Regarding the first of those questions, I’m sympathetic to the idea that a certain percentage of the epic fantasy readership was drawn to the genre by what were, at least originally, a fairly specific set of narrative parameters, and who now see those strictures being undermined or ignored by later writers. In terms of how epic fantasy has been changing over the past few decades, gender is far from being the only relevant factor. Traditional high fantasy, sword-and-sorcery epics are, if not on the wane, then in increasing competition with grittier, darker, unromantic works on the one hand, and more complex, multicultural, morally ambiguous tales on the other. That’s not a perfect binary division by any means, nor is it a sliding scale,  but by virtue of being a comparatively subconscious consideration in all of this, it’s arguable that the gender question has become emblematic of the more obvious changes in epic fantasy. With extraordinary works like Jemisin’s The Hundred Thousand Kingdoms and Elliott’s Crossroads trilogy contributing to the move away from eurocentric mythologies, heterosexuality as standard and all-white casts, I can see how, for some readers, modern epic fantasy is not their epic fantasy – and as their epic fantasy came first, it must therefore be the true epic fantasy, an undisputed benchmark these other books simply don’t meet. Rubbing salt in the wound is the fact that they never attempted to do so.

I understand that. I do. But that doesn’t make it right. Because there is simply no such thing as a static culture – or rather, there is, and it is synonymous with dead culture. There is no law forcing these readers to like Jemisin’s work, or Elliott’s, any more than I’m required to like Terry Goodkind. But my dislike of Goodkind doesn’t allow me to claim his books aren’t epic fantasy, even though the themes and plot devices which characterise his work don’t line up with what I love about the genre, and which for me define it. And in fact, to return to the topic of the female/male gaze as specific to depictions of sexuality, Goodkind’s work provides a different kind of test case: whether or not a book which features descriptions of sex can still be described as epic fantasy. Having read the first four volumes of his Sword of Truth series, I can confidently vouch not only for their sexual content, but for the fact that those scenes are written firmly in the male gaze. Despite this, nobody has ever suggested that Terry Goodkind is anything other than a writer of epic fantasy. So the idea that the sexual content of Jemisin’s work (for instance) is enough to disqualify it from the genre seems ludicrous. The objection isn’t to the presence of sex at all – it’s to the idea of sex written from the female gaze, and while that might be a legitimate hurdle for some male readers, or to readers of any gender who object to reading about sex, it is firmly a question of individual taste, not genre.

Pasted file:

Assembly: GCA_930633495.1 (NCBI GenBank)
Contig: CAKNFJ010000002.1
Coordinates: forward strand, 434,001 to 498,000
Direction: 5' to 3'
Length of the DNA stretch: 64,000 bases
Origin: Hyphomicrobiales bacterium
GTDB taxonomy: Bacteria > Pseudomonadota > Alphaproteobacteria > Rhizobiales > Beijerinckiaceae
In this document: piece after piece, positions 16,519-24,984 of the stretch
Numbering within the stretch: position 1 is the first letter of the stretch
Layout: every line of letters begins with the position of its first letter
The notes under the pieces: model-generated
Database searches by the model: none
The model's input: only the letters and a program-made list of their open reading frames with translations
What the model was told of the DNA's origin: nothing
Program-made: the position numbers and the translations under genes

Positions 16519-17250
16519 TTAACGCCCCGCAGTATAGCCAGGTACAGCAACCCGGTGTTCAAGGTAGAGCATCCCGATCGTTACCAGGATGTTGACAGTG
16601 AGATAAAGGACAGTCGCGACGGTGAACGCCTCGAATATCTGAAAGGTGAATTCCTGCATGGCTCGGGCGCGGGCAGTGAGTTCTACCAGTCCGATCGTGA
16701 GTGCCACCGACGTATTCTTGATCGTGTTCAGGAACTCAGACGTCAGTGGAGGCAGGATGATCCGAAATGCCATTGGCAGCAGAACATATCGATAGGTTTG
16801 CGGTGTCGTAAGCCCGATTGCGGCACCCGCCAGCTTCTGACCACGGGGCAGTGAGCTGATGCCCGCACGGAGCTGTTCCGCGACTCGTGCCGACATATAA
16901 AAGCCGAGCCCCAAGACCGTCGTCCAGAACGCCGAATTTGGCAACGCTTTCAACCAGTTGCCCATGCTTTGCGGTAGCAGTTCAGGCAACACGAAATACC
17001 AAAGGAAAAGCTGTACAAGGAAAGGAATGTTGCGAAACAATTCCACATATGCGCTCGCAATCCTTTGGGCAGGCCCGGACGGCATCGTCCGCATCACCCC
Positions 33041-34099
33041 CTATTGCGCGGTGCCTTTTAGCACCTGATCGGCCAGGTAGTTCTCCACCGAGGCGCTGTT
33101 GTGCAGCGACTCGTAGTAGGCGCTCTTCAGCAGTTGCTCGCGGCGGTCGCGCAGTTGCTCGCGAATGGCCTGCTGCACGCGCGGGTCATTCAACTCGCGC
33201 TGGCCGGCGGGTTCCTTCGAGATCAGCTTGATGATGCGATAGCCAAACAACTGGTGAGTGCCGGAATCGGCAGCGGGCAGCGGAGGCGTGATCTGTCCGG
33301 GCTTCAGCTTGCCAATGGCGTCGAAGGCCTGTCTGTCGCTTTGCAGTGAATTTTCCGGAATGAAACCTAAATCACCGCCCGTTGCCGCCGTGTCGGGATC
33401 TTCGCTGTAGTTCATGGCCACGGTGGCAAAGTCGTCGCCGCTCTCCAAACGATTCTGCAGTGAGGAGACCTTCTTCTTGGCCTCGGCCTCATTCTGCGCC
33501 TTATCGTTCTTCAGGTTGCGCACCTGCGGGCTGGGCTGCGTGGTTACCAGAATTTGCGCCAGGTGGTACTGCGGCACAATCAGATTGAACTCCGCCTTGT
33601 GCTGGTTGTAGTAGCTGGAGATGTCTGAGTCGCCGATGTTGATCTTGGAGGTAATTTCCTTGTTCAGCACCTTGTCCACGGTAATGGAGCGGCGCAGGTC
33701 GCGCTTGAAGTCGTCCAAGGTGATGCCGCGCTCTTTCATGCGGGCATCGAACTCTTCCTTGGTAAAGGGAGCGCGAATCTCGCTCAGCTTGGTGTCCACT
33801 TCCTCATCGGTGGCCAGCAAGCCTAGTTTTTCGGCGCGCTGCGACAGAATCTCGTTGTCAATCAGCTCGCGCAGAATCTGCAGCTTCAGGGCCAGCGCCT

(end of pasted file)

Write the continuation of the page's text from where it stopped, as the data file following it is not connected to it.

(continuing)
Which leads us on to a meatier, more complex question: why, if this debate is really based on personal gender preferences, do I care about the intransigence of a particular set of male readers? After all, not only have I acknowledged my own biases, but I’ve stated a belief that having a perfect fifty-fifty split is neither automatic nor necessarily desirable. Well, yes – but to me, there’s something significant in the fact that, while women might prefer books written from the female gaze, we are also happy to read about the male gaze, too. In point of fact, we are allowed to do so, because it is, to a certain extent, expected. I don’t just mean that in the sense of early epic writers being mostly male, either. It’s that socially, a consequence of feminism has been the acceptance of feminine enjoyment of what used to be solely masculine pursuits. As a child, I was able to dress in blue, wear pants, play with trucks and aspire to be an astronaut if I wanted. I did experience a certain level of censure for my tomboyishness at various points, but by and large, society was on my side. Today’s girls can act like yesterday’s boys. But today’s boys cannot act like yesterday’s girls without encountering a much more extreme reaction. Any little boy who wants to dress in pink, wear skirts, play with dolls and grow up to be a ballerina will instantly find the world a more hostile place than I ever did. From the outset, his sexual orientation will be suspect. Because his behaviour runs counter to the social norm, he will be ostracised and declared unmasculine.